What a tough guy Nelson Mandela is. 95 years old today and battling for his life in a South African hospital. It would be lovely for Africa and the world, if this incredibly respected, elder statesman, is able to live with us for a while longer. The world will be a much poorer place when he finally passes on. Mandela is an inspiration; not perfect, but a battler, survivor and a study in tolerance. A trait that all of can do with in larger doses.
Utah is a true Happy Hunting Ground for scientists and dinosaur buffs alike. This state is jam-packed with fossils all over, with new species being found frequently. In the most recent, paleontologists have discovered a new dinosaur, a Triceratops relative with a supersize schnoz that once roamed present-day Utah. Nasutoceratops titusi belonged to a group of horned dinosaurs called ceratopsids, large four-legged herbivores that thrived during the Cretaceous period, according to a study released last Tuesday. Most ceratopsids were Triceratops-style, with huge heads bearing a small horn over the nose, a horn over each eye, and an ornate frill—a bony protrusion that fanned out over the base of the neck. But the newfound dinosaur looked quite different, with a small horn over its oversize nose; extremely long, curved horns over its eyes; and a simple frill without hooks and spikes. The first part of the name Nasutoceratops titusi translates to "big nose horned face" in Latin. Cooooool. (Thanks to National Geographic).
Tuesday, September 18, 2012
MAJURO, Marshall Islands — A man lost at sea for 15 weeks was rescued after a serendipitous meeting with a shark. Toaki Teitoi, a 41-year-old policeman in the central Pacific island nation of Kiribati, said he had drifted in a wooden boat for 106 days before he was picked up by a fishing boat near the Marshall Islands. The man had watched a movie about being lost at sea one day before he and his brother-in-law embarked May 27 on what was supposed to be a two-hour trip from Tarawa, the capital of Kiribati, to Teitoi's hometown, Maiana.
Teitoi and his brother-in-law, Lelu Falaile, 52, stopped to fish along the way and decided to sleep on the boat. When the pair awoke the next day, they found they had drifted out of sight of the island, and soon ran out of fuel. Teitoi told the Herald the pair had food, but no water. Falaile died July 4 due to dehydration, he said.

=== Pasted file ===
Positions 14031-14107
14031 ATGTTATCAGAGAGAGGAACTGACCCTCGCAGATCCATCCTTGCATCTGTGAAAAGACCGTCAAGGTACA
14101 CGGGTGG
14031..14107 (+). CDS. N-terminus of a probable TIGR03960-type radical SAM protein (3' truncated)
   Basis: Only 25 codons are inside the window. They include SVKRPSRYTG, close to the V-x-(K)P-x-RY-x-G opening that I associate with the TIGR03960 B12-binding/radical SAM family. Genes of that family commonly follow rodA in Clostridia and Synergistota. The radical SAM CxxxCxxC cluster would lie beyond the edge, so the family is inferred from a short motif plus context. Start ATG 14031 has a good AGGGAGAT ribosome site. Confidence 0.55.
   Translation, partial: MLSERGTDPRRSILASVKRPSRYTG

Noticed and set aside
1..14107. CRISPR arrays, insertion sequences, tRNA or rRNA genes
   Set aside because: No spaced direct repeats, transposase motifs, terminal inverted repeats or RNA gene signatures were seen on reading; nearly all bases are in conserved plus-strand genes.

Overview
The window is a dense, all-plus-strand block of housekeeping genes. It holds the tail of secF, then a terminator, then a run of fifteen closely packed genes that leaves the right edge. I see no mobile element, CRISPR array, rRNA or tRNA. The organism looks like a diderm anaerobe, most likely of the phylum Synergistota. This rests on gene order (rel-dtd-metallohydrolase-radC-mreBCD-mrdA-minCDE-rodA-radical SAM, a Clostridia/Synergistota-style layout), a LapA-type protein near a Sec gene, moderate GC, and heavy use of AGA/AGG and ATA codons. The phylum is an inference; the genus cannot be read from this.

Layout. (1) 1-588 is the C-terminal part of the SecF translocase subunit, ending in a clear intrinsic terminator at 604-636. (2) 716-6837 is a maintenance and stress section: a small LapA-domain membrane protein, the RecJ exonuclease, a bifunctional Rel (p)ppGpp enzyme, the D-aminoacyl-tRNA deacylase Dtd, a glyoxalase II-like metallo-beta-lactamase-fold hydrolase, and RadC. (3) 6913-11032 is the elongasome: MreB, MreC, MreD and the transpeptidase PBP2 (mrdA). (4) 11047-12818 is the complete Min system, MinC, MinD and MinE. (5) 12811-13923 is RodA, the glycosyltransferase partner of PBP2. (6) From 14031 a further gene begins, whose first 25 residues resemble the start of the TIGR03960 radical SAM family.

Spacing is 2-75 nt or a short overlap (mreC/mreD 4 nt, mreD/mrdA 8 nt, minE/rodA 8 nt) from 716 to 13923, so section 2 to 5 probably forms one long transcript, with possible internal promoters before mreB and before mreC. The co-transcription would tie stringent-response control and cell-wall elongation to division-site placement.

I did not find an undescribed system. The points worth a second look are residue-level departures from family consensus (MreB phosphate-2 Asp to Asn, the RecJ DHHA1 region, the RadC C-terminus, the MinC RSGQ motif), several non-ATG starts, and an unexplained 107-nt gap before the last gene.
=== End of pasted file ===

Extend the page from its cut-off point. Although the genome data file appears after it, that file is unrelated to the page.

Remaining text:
"I left him there overnight and slept next to him like at a funeral," Teitoi told the Herald. He then buried his brother-in-law at sea. A day later, a storm blew through the area, providing Teitoi with fresh water. The morning of Sept. 11 brought a fishing boat into his sights, but he remained unseen. He fell asleep and awoke in the afternoon to the sound of scratching: a six-foot shark was circling the boat, bumping the hull as it went.
"He was guiding me to a fishing boat," Teitoi said. "I looked up and there was the stern of a ship and I could see crew with binoculars looking at me." Teitoi said if the shark had not nudged him awake, he would not have been able to alert the crew of the ship that he was in trouble, and the crew "might have carried on sailing past me." Teitoi was given food and water and remained with the men for a few days. He is scheduled to fly home on Sunday.
Story thanks to Stephanie Grimes of KSL!
Sunday, September 16, 2012
And so we finally wended our way back to the northwest corner of the lake and to the parking lot. There waited warm, dry clothes for the girl, and a clean socks for Dad.
Posted by Alan at 12:03 AM
Saturday, September 15, 2012
And then onto the unnatural fauna, the fishermen, who were clustered around the north west end of the lake. They were all enjoying themselves catching little rainbow trout (Oncorhynchus mykiss).
Posted by Alan at 11:52 PM
Then we ran into some of the local flora and fauna while Keziah was sunning herself on a rock. First there was a cute little chipmunk (Neotamias umbrinus) and some water weeds that looked like long spaghetti floating on top of the water. I honestly don't know how anything grows in that icy water.